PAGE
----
|Juvenile dunnock (c) Bark|
We have experienced everything that the British summer can throw at us during the past fortnight. We have had extremes of heat, sunshine, humidity and downpours. I have also had rather cool breezy mornings and even some mist. The moor and its wildlife have proved to be remarkably resilient in the face of exceptional conditions.
|Redshanks and Common Sand (c) Bark|
The water levels in front of the first screen have continued to reduce and more mud is being exposed and is consequently attracting more waders. We have had a regular flock coming and going of over one hundred and sixty Lapwings many of which are juveniles. The youngsters have very small crests and show a yellowish “nicotine stained “ face. Their feathering is more scaly than regular adults. A lone very young Little Ringed Plover was also seen both weekends.
|Lapwings (c) Bark|
This weekend there have been four juvenile redshanks feeding across the mudbank and two young Common Sandpipers have been picking insects from amongst the drying vegetation and venturing into the reeds themselves.
|Blackwits (c) JR|
Last week three Black tailed Godwits dropped in, but we could not locate them again out on Big Otmoor. Post breeding parties of Snipe can also be spotted among the dead stems of last year’s reeds although numbers are difficult to assess as they are so well camouflaged. A newly fledged group of five young Curlew are frequenting Greenaway’s and are very likely to have been raised in the greater Otmoor basin.
|young Curlew (c) Bark|
Elsewhere on the reserve young birds and parent bird with bills full of food seem to be everywhere. I have seen several clutches of freshly fledged Blackcaps being provisioned away from the nest, they keep in touch with the adults and each other using a sharp “tzack” call like two stones being rapped together.
|Young Blackcaps (c) Bark|
A notable find on the twentieth of July was a juvenile Stonechat near the cattle pen on Greenaway’s. This is the second consecutive year that we have seen very young Stonechats on the moor in July and wonder if it means that they are breeding close by.
|Juvenile Stonechat (c) JR|
Last weekend there were at least eleven Common Redstarts a field close to the reserve. This area must be very important for moulting, feeding and fattening up before migration. They can usually be heard before they are seen as they use a “wheeet” call similar to that of Willow Warbler and Chiffchaff but a little more drawn out and stronger.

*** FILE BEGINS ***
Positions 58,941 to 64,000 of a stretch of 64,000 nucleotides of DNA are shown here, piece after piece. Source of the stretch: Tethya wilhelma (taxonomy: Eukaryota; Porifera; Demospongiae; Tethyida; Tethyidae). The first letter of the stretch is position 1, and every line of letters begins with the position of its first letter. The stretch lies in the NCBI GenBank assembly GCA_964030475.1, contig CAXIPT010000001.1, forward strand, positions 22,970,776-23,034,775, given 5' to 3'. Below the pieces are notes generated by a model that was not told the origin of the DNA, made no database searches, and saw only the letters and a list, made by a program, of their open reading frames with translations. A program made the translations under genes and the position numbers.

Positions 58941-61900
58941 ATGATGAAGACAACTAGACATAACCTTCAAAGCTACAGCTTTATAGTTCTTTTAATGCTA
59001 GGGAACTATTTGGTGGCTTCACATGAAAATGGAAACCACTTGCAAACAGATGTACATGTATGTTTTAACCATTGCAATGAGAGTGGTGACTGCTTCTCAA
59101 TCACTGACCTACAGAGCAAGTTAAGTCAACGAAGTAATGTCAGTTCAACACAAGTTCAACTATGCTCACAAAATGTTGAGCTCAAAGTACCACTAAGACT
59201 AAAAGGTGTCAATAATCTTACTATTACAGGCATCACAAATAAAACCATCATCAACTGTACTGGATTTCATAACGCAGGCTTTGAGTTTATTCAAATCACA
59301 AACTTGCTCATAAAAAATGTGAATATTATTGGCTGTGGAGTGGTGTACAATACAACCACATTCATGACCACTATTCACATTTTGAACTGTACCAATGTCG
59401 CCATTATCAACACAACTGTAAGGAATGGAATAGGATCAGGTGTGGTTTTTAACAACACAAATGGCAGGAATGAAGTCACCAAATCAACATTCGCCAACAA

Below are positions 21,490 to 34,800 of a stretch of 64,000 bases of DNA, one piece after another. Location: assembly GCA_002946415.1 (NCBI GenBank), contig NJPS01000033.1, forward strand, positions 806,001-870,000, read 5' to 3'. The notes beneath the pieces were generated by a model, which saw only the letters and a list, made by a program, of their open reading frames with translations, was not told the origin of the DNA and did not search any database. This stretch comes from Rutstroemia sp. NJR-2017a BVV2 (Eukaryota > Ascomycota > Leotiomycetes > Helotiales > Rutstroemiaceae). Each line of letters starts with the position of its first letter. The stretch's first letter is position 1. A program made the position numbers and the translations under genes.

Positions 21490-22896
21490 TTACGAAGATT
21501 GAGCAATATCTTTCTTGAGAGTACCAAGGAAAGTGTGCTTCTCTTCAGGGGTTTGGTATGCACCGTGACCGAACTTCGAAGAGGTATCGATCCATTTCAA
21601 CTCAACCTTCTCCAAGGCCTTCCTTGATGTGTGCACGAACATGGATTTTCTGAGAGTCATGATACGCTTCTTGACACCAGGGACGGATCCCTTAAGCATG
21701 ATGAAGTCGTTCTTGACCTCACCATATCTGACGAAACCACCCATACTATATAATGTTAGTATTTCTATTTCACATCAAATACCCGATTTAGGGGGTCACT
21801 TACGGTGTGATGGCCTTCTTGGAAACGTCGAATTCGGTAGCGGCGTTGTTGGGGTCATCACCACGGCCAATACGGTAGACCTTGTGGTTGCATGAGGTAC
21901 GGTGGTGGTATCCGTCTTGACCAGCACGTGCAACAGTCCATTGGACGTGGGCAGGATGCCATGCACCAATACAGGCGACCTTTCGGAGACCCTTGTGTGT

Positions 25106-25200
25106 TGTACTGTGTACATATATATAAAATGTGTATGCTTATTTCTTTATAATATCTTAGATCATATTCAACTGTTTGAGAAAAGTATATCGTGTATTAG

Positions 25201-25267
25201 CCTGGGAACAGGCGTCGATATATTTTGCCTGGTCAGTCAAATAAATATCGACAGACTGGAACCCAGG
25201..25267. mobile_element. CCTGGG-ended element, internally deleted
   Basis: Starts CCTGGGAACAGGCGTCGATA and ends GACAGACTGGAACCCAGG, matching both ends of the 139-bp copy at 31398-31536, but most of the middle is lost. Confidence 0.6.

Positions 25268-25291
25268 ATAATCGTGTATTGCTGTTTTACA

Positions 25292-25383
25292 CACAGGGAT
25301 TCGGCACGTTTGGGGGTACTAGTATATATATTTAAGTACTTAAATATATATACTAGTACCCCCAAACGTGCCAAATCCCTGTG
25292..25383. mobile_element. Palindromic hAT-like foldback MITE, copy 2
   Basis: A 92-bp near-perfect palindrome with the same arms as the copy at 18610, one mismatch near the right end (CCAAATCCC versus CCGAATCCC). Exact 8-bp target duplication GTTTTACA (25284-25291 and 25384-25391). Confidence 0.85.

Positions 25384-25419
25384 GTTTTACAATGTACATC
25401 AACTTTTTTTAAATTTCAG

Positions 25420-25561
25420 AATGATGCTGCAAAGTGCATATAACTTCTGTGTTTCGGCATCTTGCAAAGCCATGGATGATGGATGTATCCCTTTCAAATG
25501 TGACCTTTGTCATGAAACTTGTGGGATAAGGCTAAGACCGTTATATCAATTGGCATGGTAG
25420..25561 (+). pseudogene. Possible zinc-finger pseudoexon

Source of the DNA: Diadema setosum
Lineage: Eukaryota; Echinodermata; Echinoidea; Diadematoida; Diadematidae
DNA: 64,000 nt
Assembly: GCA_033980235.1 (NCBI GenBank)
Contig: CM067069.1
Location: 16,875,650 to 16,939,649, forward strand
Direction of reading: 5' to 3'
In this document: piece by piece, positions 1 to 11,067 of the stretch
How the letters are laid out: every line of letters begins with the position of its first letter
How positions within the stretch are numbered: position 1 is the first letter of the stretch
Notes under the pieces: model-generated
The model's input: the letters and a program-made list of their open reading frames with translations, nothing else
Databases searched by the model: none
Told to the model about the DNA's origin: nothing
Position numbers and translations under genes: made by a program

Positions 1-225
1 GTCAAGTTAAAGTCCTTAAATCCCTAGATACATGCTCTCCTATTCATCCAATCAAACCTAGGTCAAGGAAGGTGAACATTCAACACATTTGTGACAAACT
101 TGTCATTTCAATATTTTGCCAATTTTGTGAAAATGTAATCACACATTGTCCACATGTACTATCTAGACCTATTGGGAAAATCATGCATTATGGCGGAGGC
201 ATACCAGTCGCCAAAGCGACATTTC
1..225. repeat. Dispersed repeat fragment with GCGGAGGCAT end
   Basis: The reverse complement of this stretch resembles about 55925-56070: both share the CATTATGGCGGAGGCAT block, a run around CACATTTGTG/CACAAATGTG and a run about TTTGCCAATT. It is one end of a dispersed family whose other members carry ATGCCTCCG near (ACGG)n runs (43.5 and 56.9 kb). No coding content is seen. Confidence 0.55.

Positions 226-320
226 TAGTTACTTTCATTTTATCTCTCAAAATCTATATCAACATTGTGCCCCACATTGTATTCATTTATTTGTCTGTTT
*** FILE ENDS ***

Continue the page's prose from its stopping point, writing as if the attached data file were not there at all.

|Distant Redstart (c) Bark|
Common Terns are still on the raft and around the ditches and lagoons but breeding activity seems to have stopped now for this season. Bitterns are still being seen over Greenaway’s and the reedbeds but not with the same level of regularity which we saw last year.
|Common Tern (c) JR|
Young Marsh Harriers can be seen loafing in the low bushes around the northern reedbed. Once again there has been an influx of Kestrels onto the reserve. It seems to be a regular annual occurrence. They appear not to breed on the reserve but arrive post breeding to take advantage of the abundant large insects and rodents out in the grasslands. On Saturday there was one group of four loosely associating over the flood field and another couple of adults over Big Otmoor and Ashgrave.
|Kestrel (c) JR|
Our star butterfly, the Brown Hairstreak, is now on the wing and can often be seen along the Roman Road. Over the next few weeks I am sure that they will attract many admirers once again.
|Brown Hairstreak (c) Paul Wyeth|
A Purple Emperor was spotted at the top of one of the oaks in the Roman Road, this is the second year that one has been recorded in this vicinity and suggests that there may be a satellite colony becoming established. We are not very far away from the very strong population in Bernwood.
|Cinnabar Caterpillar (c) Bark|
My last posting's mystery insect was an icheumon wasp (thanks to Jeremy Dexter) This weeks is even weirder!
|???? (c) Paul Wyeth|
On Tuesday of last week, we scattered Paul Greenaways ashes, appropriately enough in the middle of Greenaway’s, in accordance with his wishes. Attended by his brothers, some of his birding friends and a fly over Curlew we let him go, it seemed totally appropriate to leave his final remains in the place that he loved so much. Rest in peace Paul.
|Curlew over (c) Bark|